These ChIP-Seq datasets were also compared using an algorithm that measures the similarity of peak positions and heights in any two datasets (Figure 2C). A value of 0 means there is no overlap of the signals at any position and 1 indicates the datasets are identical. Myc and Max most closely correlate with each other, as expected. Importantly, the second highest genome-wide correlation for both Myc and Max was Pol II. The correlation of Myc with Pol II would not be expected to be as high as its correlation with Max because of the approximately 100 bp offset of Myc (and Max) from the peaks of promoter proximal paused Pol II. As expected, CTCF was the least well correlated with all datasets because it is bound by its CTC-containing motif mainly in intragenic regions . The correlation analysis was extended to include Fos, Jun, and E2F1 and none of these factors correlated as well with Pol II as Myc and Max (Additional file 1: Figure S2).
We extended our analyses to eight human cell lines with Myc, Max, and Pol II ChIP-Seq datasets. All eight datasets were combined into a multi-genome metagene analysis and the results clearly indicated that on average, as was found in HeLa cells, Myc and Max were about 100 bp upstream of the promoter proximal paused Pol II and Myc is shifted downstream from Max (Figure 2D). Datasets for the Med1 subunit of Mediator were available for four of these cell lines and the multi-genome analysis displayed a similar distribution for Myc and Med1 including a downstream bulge over the promoter proximal paused Pol II (Figure 2E). These analyses strongly suggest that the Myc might be recruited to these genomic loci by the transcription machinery, with Mediator as a reasonable candidate.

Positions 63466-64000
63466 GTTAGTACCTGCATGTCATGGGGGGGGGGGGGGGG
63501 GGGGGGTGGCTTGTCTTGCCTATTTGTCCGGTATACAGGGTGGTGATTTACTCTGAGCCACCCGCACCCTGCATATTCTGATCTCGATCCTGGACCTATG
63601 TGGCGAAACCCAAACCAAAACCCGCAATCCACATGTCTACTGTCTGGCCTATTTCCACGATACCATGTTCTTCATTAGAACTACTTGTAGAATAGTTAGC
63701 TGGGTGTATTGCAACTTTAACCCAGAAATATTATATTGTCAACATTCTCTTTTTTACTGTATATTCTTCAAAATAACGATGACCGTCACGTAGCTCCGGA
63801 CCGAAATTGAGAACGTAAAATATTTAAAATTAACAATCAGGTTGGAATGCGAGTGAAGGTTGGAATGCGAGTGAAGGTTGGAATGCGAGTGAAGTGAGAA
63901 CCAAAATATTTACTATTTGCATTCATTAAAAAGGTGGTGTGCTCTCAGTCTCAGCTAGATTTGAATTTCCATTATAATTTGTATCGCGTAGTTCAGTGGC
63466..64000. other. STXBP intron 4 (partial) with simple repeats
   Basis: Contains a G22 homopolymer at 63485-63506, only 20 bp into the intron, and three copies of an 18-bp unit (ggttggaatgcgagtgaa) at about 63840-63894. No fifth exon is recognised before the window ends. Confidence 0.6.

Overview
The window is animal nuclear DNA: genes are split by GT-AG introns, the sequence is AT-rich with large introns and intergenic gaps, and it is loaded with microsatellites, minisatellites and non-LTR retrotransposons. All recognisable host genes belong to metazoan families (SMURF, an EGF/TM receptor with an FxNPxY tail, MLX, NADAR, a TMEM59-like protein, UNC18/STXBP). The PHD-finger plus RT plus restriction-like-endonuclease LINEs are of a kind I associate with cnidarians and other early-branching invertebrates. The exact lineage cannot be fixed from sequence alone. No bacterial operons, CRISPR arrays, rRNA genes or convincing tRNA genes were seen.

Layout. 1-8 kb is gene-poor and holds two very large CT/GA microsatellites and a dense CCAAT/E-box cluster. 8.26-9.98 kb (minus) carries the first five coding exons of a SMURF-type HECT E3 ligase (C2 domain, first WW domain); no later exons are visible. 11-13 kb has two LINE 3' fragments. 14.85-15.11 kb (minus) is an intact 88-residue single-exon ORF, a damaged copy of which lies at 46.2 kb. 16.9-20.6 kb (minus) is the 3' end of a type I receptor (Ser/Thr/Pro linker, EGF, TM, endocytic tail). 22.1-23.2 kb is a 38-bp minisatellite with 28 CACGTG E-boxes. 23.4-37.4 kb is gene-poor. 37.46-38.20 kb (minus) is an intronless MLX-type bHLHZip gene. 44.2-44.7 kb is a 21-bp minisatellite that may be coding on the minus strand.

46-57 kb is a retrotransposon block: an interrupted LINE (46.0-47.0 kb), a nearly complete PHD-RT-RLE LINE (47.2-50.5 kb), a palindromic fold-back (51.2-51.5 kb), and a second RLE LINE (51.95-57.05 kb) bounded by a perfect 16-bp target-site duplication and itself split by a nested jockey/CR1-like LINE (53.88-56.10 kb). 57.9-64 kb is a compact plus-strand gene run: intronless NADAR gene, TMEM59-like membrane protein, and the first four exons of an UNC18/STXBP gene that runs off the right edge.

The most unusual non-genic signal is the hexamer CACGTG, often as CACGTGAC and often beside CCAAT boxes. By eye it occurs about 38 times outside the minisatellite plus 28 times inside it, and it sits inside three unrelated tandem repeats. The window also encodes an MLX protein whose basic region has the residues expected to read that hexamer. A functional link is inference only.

Under stoichiometric conditions with high concentrations of proteins and DNA, Myc-Max heterodimers display relaxed sequence specificity
Dissociation constants of the protein-DNA complexes were determined under the required non-stoichiometric conditions using 0.01 nM radiolabeled probe. MaxL and Myc-MaxL displayed tight binding to CACGTG (Kds of 0.4 nM and 0.1 nM, respectively) (Figure 3D). MaxL did not form a discrete complex with the ATCTAG probe with the concentrations of protein tested (Kd >1 ?M), but instead gave only a smeary band below the position of a tightly bound complex (arrow) (Figure 3E). This is due to initial binding followed by release of the probe during the running of the gel. Myc-MaxL displayed significant affinity for the ATCTAG probe (Kd = 20 nM) (Figure 3F). Competition binding assays under these non-stoichiometric conditions demonstrated that CACGTG containing DNA was able to compete with the binding of MaxL and Myc-MaxL to the CACGTG probe (Figure 3G and H). At 1,000-fold higher concentration, the ATCTAG containing DNA was also able to compete for binding of both Max and Myc-Max to the CACGTG probe (Figure 3G and H). These results indicate that both Max and Myc-Max prefer to bind to the probe containing CACGTG as expected. In the stoichiometric assay described above, 125 nM Myc-Max but not 250 nM Max dimer formed discrete complexes with ATCTAG DNA. In the non-stoichiometric assay, Myc-Max displayed significantly higher affinity for the ATCTAG probe than Max and this difference was seen at 10 and 100 nM protein (Figure 3F). In the competition assay (1 nM protein) the difference between Myc-Max and Max was not seen. The concentration dependent change in the relative binding of Myc-Max and Max to non-specific DNA we observed could be related to the different on and off rates for the two proteins . From all of the in vitro binding studies shown so far, we conclude that Myc-Max demonstrates a sequence preference, but that it also has significant affinity for DNA lacking a canonical E-box.